We see the first one in the small car park, in the middle of the New Forest, that is more of a heathland here. It stands very close to the bonnets, fearless, one horsepower among many. Its rich brown coat shines almost as much as the bonnet of the silver cars. Its mane rears in the wind, a bit like a lion’s. A guardian of the steppe, taking care that the cars do not leave their allotted area.
There are about 5,000 wild horses in the New Forest National Park, they have lived there since the beginning of our era. They are not wild in the true sense of the word, they have owners and are looked after by Royal Foresters and regularly checked for their state of health. But they are free in the sense that they can move unrestrictedly over the 566 square kilometres. Without saddle, without bridle, without fence.
And so they are not only in the pastures and under the trees, but also between the houses.
We meet the next ones when we enter the small village, Burley, where esoteric shops line up like a string of pearls because of Sybil Leek. England’s most famous witch, according to the BBC, lived here in the 1950s. She was seen walking through the village with a black flowing cloak and ravens on her shoulder. Until the attention became too much for her, the demand to help too great, and she fled to America.
In Burley, the rubbish bins are pony-proof, passers-by are asked to stop throwing their rubbish in when the bin is too full – so that horses wouldn’t stick their heads in and catch something.
The wild horses walk along the roadside, plucking grasses, calm, unconcerned, their ears turned towards us, revolving listening devices; they hardly pay active attention. Unusual.
Animals we encounter in the urban area, dogs, cats, rats, usually dart away when we approach them. In the forest, deer, which could be better compared to ponies in size and species, dash away when they hear branches cracking on the ground. Hardly anything stands in the way of our safe footfall, at least not in Europe.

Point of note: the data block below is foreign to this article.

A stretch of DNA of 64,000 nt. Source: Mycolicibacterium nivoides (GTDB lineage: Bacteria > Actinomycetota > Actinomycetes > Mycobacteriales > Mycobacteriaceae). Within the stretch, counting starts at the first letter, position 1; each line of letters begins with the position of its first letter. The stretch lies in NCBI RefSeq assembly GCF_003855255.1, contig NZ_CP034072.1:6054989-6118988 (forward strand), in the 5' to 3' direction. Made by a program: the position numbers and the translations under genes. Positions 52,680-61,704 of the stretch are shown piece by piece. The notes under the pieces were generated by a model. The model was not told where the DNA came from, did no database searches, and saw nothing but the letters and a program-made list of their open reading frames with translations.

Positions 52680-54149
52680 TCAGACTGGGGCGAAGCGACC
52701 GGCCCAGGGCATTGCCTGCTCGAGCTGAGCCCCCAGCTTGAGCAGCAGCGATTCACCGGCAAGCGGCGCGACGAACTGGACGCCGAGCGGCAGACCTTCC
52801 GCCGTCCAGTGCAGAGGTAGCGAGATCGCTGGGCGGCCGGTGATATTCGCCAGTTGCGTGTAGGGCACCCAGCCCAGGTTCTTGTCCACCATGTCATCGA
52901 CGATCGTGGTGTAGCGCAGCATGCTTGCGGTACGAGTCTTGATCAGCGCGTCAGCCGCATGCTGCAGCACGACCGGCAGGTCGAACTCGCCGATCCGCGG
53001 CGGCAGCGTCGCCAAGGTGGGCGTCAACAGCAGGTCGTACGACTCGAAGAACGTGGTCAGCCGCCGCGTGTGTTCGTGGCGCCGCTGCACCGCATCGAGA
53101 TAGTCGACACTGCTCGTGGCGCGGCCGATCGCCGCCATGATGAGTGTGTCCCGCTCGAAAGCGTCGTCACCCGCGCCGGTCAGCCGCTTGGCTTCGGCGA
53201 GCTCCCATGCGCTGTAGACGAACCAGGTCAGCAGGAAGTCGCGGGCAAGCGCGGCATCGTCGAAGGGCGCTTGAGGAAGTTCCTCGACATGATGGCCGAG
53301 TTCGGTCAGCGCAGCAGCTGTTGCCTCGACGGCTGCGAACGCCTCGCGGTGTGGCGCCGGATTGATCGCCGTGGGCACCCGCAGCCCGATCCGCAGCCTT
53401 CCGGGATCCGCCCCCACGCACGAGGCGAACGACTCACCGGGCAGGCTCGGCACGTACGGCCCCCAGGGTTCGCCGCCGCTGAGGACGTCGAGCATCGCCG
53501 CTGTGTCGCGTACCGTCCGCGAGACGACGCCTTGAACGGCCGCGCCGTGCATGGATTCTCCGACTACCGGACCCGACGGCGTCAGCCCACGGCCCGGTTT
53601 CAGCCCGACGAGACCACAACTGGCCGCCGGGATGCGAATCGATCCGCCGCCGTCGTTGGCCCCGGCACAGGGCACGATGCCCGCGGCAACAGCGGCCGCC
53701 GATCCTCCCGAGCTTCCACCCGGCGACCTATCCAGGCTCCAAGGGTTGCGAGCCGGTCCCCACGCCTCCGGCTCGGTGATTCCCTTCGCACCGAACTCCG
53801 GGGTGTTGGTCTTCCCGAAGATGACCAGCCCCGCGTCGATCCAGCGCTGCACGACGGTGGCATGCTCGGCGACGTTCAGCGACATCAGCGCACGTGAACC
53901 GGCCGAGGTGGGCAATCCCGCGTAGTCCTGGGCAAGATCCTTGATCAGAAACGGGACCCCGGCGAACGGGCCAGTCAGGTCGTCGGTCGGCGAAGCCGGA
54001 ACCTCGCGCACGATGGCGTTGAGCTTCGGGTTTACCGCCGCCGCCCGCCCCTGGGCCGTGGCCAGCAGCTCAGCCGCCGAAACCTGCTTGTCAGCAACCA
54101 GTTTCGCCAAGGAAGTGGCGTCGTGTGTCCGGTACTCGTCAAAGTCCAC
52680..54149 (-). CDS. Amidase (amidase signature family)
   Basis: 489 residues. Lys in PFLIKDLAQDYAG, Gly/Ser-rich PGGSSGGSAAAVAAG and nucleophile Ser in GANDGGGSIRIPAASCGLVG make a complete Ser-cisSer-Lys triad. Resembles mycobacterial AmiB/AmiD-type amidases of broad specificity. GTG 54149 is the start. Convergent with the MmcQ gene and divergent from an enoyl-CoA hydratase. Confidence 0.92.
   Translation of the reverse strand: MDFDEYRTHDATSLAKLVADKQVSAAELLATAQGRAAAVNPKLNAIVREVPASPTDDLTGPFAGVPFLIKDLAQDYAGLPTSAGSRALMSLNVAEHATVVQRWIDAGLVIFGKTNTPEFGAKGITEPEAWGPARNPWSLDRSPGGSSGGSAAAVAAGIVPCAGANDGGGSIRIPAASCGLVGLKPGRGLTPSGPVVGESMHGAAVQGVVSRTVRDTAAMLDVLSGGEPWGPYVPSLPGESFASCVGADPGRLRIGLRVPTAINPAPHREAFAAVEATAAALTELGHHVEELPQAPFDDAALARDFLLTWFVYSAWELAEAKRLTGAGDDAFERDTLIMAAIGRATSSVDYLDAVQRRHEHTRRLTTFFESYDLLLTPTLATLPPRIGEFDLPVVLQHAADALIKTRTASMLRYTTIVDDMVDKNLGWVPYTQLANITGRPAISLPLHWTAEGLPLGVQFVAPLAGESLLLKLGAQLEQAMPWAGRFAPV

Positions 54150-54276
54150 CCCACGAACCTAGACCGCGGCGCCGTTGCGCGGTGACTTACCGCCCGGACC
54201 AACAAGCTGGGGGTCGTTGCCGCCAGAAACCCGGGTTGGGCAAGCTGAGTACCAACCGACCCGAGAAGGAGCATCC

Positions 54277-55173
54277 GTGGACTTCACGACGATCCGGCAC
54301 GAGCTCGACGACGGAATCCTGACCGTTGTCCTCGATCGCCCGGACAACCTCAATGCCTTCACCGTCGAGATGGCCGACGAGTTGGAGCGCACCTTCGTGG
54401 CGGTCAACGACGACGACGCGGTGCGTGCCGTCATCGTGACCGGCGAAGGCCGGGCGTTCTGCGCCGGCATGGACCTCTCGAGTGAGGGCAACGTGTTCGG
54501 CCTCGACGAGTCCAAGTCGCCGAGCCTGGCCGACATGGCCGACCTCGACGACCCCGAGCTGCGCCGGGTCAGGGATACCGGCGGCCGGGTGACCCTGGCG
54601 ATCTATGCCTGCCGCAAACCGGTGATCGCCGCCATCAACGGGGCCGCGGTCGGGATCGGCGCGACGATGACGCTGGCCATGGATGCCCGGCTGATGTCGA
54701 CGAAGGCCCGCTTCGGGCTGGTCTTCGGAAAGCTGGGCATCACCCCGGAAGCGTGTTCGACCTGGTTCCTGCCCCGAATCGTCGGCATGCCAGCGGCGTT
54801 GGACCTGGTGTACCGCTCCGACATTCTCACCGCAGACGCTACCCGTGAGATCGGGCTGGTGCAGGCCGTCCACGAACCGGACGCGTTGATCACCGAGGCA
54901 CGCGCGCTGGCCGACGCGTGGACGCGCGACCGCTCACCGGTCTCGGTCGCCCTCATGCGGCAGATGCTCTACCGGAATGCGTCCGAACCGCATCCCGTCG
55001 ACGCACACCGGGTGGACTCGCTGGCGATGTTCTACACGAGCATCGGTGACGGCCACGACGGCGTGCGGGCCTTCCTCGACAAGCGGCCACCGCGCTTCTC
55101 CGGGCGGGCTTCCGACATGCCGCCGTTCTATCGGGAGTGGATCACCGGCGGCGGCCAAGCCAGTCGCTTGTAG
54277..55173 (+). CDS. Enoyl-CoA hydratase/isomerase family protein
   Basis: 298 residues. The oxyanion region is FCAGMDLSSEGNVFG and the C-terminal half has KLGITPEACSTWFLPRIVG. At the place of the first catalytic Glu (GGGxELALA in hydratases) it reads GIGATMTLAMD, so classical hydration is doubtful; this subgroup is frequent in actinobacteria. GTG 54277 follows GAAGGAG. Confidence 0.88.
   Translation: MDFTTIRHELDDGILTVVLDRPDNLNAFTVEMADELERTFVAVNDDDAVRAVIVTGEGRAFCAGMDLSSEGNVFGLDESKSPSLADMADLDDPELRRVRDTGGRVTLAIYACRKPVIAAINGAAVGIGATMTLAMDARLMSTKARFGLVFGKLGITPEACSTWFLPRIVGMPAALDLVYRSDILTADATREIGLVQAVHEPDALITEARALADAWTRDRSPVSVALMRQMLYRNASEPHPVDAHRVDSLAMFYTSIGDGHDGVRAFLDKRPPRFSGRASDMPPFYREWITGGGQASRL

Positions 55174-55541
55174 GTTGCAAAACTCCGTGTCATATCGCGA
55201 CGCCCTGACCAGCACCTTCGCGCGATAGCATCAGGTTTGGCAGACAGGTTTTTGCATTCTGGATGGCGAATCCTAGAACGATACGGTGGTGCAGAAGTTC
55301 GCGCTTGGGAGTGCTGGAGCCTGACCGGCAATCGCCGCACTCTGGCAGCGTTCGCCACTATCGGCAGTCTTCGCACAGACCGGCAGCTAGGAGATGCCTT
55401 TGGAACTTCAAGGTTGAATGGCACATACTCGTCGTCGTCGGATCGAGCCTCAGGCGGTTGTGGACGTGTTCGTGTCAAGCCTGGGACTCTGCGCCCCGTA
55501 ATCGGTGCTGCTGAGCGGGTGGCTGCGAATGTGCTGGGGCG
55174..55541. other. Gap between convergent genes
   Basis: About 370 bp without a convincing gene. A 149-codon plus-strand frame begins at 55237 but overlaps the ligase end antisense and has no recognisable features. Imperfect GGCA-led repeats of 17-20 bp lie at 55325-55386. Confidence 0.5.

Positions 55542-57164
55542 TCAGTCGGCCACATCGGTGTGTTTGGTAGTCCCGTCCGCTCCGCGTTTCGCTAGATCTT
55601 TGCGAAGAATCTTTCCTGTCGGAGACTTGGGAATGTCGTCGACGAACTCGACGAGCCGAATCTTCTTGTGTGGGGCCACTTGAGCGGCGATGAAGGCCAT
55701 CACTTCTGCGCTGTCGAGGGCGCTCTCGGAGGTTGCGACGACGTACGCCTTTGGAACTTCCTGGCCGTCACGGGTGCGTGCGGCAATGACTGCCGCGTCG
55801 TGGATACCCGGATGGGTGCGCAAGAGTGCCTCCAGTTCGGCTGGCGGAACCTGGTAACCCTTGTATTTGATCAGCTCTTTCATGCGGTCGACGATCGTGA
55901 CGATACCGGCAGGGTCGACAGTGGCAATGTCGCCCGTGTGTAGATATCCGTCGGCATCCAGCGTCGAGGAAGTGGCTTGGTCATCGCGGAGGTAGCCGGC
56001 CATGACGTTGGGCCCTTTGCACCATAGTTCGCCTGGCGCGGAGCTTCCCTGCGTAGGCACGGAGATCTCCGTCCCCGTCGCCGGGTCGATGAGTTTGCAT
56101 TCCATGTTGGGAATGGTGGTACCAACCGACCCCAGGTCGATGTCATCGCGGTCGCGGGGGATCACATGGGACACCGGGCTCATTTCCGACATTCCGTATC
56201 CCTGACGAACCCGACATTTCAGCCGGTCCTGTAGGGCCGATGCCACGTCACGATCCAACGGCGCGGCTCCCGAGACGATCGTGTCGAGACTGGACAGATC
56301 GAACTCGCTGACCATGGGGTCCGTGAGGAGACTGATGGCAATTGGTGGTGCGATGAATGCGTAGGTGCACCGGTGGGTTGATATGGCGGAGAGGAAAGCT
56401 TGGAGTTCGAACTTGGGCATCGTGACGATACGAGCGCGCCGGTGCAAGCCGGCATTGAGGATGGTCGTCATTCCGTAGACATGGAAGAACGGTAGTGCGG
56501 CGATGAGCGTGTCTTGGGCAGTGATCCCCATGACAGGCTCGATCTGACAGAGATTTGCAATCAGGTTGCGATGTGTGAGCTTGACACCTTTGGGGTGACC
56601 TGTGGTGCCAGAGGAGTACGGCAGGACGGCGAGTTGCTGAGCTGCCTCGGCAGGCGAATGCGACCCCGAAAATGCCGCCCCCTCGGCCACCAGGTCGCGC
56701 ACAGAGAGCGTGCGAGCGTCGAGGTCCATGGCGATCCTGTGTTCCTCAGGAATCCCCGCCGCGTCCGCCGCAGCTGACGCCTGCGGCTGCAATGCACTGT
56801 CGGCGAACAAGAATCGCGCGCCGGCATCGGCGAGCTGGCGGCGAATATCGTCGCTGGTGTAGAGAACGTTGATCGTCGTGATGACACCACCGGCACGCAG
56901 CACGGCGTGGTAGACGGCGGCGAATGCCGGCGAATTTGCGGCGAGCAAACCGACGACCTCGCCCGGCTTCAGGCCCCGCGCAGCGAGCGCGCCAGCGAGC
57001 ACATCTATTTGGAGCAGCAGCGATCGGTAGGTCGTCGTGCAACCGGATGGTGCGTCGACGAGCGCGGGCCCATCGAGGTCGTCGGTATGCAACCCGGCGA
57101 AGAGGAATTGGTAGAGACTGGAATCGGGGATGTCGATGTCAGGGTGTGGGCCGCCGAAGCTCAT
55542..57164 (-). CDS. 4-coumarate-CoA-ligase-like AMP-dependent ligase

Until this horse’s butt. In the middle of the road, tail slapping rhythmically, ignoring the line of cars and passers-by around, hooves clattering across the asphalt; the halls a foreshadowing of its powerful hind legs. Don’t play with me.
Immediately, there is respect, reverence, consideration. We are more careful, more deliberate, observing, weighing; we do not act but react. Do we pay more attention or just take care? Maybe both, a natural cycle.
The city is not just yours, says the pony with the whipping tail, and of course I knew that before, but apparently I needed a reminder in horsepower to grasp it.
There should be more villages with wild horses, is the first thought. And the second: The city must become more natural.
About Anna-Maria Bauer
“I am a journalist, writer and secondary school teacher, originally from Austria, who moved to the lovely harbour city of Southampton at the beginning of 2021. It was at the end of my Erasmus year at University College London in 2011 that I made the promise: I would return to this country that makes my heart ache with happiness, and then: for good. I am not sure, I really believed it.
However, exactly a decade later, I actually packed my belongings into suitcases and boxes to settle on England’s south coast – and I have not regretted it for a minute. Apart from maybe once or twice, when I realised that starting a new life in a foreign is quite the challenge. Then, I drive down to the ocean, sit on the sun-warmed stones, listen to the waves crushing onto the beach, take a sip from my coffee and remember that I actually all is well.
In my creative writing series, I share my experiences of the joy und struggle of this new adventure.”